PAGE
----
That really is the question. Will these breweries remain unchanged? If the taste of the beer is the same, well, what am I whining about? Isn’t it all about the beer?  That leads also to darker questions. If these craft breweries can become part of a corporation and retain their inherent goodness, does that indicate that the beers the corporations have been brewing all this time are actually acceptable products and I’ve just been swept up in an emotional boycott of their business practices? Is it time to rethink my viewpoint on those beers? Dear God, am I going to start drinking AmberBock again?

My solution to avoiding those latter questions is twofold.

Drink Local

A nano brewery in your hometown is most likely not owned by a giant corporation. (Right, Tim, right??) It is the place that creates beers you can only find at home, locally. The white whale beers. Additionally you are supporting your local economy. You’re paying people you know. The people at the brewery are making beer for people they know. At least drink there until the place gets so big it wants to go corporate. 

Drink Your Own.

This whole takeover and merger fiasco fuels my desire to home brew. That is the only true craft beer. Home brew is truly unique, it has true character. It an expression of the home brewer. Yeah, that means at times you get some wonky beers. But some times you also get irreproducible masterpieces. Those beers will be the stories that live on. 

Home Brew Session: A Scottish Export, Mostly

Home Brew Session:  A Scottish Export, Mostly

Pictures last week told the story of the penultimate day of my vacation. It was home brew time and it seemed to go well.

Approximately eight months ago I purchased ingredients for two brews. I made one of them right after I bought the ingredients. It was a smoked porter that was very weak, alcoholically, but very strong, smokily. I was only supposed to use half the smoked malt I bought but accidentally I used the entire amount for the one beer. My mash and sparge calculations were off as well, so I ended up with a dark and diluted mash. The beer finished at around 2% abv. Shortly after that, life happened and I’ve only now gotten around to motivating myself to brew again.

Thus, I had months old grain and no yeast. I decided to order yeast. Because the grains are old and not complete – see, one of the two beers mentioned above was supposed to be a smoked scottish export; well, you know, the smoked malt is gone (possibly some other grains were missing, too; memory is hazy on that point) – and I did not think it would be the beer I originally wanted it to be, I decided to use a French Saison yeast; perhaps that will give it an old, farmhouse character to complement the possibly stale malt.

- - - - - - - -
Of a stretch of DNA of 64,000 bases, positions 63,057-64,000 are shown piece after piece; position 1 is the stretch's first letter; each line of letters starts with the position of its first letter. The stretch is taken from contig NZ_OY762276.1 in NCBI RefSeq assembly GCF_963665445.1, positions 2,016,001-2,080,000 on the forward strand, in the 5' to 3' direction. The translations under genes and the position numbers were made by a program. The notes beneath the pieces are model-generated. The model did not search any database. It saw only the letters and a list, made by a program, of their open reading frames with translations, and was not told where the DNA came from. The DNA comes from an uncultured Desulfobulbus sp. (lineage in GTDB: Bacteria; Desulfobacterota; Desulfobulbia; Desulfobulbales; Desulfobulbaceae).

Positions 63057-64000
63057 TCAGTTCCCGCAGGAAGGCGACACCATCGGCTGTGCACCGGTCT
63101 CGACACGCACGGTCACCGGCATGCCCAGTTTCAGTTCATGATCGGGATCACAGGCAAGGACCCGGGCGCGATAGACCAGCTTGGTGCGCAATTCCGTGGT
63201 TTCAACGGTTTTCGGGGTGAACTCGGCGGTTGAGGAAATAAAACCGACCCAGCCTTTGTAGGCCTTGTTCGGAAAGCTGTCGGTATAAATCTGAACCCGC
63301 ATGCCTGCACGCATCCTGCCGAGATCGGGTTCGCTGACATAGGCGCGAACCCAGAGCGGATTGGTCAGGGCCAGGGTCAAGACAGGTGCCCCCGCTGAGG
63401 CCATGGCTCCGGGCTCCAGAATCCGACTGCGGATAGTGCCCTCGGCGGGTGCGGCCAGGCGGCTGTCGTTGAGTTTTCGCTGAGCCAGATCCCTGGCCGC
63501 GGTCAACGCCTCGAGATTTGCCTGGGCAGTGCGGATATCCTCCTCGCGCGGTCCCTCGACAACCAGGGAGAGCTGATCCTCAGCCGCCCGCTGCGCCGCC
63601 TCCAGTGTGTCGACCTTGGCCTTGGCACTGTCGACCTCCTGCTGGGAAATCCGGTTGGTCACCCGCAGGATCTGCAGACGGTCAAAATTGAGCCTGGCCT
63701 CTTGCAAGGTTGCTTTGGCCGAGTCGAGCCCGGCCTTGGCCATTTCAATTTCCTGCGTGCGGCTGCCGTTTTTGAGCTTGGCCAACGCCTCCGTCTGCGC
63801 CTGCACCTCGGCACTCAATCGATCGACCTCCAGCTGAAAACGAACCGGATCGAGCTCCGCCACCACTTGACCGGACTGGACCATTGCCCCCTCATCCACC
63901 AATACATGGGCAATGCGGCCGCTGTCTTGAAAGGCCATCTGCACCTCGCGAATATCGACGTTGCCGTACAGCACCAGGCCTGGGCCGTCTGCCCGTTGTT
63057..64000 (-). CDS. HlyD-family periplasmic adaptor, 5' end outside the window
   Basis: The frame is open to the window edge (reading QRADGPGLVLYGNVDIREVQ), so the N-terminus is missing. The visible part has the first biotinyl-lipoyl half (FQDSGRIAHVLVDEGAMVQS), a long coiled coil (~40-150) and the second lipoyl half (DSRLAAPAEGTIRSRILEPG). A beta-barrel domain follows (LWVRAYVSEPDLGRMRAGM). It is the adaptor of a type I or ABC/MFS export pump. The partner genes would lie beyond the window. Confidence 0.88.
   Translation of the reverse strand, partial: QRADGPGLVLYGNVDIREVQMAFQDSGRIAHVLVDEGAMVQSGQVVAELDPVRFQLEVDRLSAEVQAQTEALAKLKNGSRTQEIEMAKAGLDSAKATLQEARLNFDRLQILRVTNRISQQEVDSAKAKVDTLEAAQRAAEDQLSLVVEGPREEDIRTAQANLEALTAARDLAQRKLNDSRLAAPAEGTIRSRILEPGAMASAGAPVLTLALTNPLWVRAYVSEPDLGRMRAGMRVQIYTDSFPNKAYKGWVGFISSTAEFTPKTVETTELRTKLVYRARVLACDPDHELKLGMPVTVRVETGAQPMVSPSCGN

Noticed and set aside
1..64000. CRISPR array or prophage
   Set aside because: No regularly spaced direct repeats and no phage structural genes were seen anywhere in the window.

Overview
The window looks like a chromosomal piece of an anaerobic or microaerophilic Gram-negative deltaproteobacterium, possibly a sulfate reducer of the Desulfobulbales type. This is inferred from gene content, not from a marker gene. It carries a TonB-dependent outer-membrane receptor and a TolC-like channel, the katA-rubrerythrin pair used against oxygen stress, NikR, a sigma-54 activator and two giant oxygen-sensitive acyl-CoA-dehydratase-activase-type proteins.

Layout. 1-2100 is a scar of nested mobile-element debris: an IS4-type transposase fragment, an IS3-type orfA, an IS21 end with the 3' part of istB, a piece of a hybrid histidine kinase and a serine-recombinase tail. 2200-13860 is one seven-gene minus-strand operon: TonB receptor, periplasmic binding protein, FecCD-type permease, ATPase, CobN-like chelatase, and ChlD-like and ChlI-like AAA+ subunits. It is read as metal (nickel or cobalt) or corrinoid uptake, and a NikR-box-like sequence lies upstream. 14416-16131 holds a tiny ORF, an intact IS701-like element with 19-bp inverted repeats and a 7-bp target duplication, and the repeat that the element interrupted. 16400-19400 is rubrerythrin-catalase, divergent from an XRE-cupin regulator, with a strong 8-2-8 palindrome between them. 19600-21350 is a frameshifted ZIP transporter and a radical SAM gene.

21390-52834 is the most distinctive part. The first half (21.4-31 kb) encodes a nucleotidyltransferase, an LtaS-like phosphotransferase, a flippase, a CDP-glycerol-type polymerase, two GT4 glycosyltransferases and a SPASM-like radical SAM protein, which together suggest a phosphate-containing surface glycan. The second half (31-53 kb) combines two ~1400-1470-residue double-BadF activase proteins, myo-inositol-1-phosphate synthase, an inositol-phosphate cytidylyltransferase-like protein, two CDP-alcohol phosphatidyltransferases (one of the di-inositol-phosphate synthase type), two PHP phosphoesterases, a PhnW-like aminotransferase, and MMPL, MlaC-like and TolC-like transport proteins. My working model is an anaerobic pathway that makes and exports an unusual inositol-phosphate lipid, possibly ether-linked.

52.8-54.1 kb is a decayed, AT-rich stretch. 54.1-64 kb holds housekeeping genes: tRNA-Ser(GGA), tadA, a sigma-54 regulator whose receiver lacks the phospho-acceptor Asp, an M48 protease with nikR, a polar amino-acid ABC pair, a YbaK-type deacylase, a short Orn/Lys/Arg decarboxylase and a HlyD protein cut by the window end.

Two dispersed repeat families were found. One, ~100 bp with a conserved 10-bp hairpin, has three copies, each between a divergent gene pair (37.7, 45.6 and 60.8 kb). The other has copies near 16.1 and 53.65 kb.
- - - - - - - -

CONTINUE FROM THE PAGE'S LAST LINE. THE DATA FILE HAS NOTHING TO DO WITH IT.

I calculated the mash water and sparge water much more carefully this time. Essentially, I was going to do a three gallon batch so I determined I would need approximately 4.85 gallons of water in total. Now, during the last brew day I believe I did this calculation, but, at one point I wanted to raise the mash temperature and so I added a few quarts to the mash and did not take this amount out of my sparge water therefore ending up with a few quarts too much volume.  

This time, I deducted the three quarts I used to increase my mash temperature three or so degrees. It went from around 147-148 to 150-151. The temp held for a sixty minute mash. I added the rest of my sparge water, about two gallons now, and commenced the batch sparge. I even recirculated twice.

The next obstacle came when it was boil time. See, I was sure that I’d had a packet of hops left over from the last brew day but it was missing. I was in the middle of brew day, and no hops. As Joe at Black Bridge Brewery eloquently put it: “What kind of a train wreck brew day do you have going on?” He was right, it was a wreck. But, I took Papazian’s timeless advice and relaxed. And drank some Wicked Poison.  

After this, I decided that a spice mixture would just have to do as a hops substitute. I settled on two teaspoons of cinnamon and one and a half ounces of crushed coriander. By this time the boil was underway. My son, assistant brewer for the day, reminded me that I also needed to find my airlocks. They seemed to have disappeared as well. For nearly thirty minutes we searched. Finally, they were discovered – along with the missing hops! They were US Goldings. I was twenty seconds away from the thirty minute mark of the boil. It seemed perfect timing, so I dumped the hops in and boiled for another thirty. And, since I already had the coriander and cinnamon ready, I put them in towards the end of the boil, 15 minutes prior. Reduced amounts, since I had the hops.

All that was left was chilling, which is always my biggest challenge since I still don’t have a wort chiller! Honestly, the last time it took me a couple of hours. Or more. Today: 53 minutes. I used cold water in the sink and was able to circulate it this time. The circulation, moving the water, helped incredibly. And I also used a wort aerator attached to a length of 3/8 hose. Between these two items, I chilled in record time. The yeast smack pack had swelled perfectly and I pitched at 70 degrees.

The beer looks great. Just needs fermentation time and a name …